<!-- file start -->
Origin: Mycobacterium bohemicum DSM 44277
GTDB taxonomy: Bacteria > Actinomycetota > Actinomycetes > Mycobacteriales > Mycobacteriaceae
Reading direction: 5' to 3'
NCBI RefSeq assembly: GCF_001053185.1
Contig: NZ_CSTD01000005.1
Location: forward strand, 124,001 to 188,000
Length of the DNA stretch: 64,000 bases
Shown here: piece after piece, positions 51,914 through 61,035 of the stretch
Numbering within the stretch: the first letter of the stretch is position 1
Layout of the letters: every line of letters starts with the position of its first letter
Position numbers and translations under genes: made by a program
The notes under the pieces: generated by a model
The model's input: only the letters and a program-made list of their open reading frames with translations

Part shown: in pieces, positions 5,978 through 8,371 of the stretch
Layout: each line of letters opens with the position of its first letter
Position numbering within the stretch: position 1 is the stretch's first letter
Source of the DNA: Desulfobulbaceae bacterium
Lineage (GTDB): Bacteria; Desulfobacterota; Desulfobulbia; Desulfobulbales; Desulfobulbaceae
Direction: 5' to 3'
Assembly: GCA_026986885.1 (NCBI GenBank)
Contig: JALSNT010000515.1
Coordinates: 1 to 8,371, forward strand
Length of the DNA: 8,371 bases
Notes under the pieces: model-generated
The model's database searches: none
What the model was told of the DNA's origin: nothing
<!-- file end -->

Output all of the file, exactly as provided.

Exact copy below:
Origin: Mycobacterium bohemicum DSM 44277
GTDB taxonomy: Bacteria > Actinomycetota > Actinomycetes > Mycobacteriales > Mycobacteriaceae
Reading direction: 5' to 3'
NCBI RefSeq assembly: GCF_001053185.1
Contig: NZ_CSTD01000005.1
Location: forward strand, 124,001 to 188,000
Length of the DNA stretch: 64,000 bases
Shown here: piece after piece, positions 51,914 through 61,035 of the stretch
Numbering within the stretch: the first letter of the stretch is position 1
Layout of the letters: every line of letters starts with the position of its first letter
Position numbers and translations under genes: made by a program
The notes under the pieces: generated by a model
The model's input: only the letters and a program-made list of their open reading frames with translations

Part shown: in pieces, positions 5,978 through 8,371 of the stretch
Layout: each line of letters opens with the position of its first letter
Position numbering within the stretch: position 1 is the stretch's first letter
Source of the DNA: Desulfobulbaceae bacterium
Lineage (GTDB): Bacteria; Desulfobacterota; Desulfobulbia; Desulfobulbales; Desulfobulbaceae
Direction: 5' to 3'
Assembly: GCA_026986885.1 (NCBI GenBank)
Contig: JALSNT010000515.1
Coordinates: 1 to 8,371, forward strand
Length of the DNA: 8,371 bases
Notes under the pieces: model-generated
The model's database searches: none
What the model was told of the DNA's origin: nothing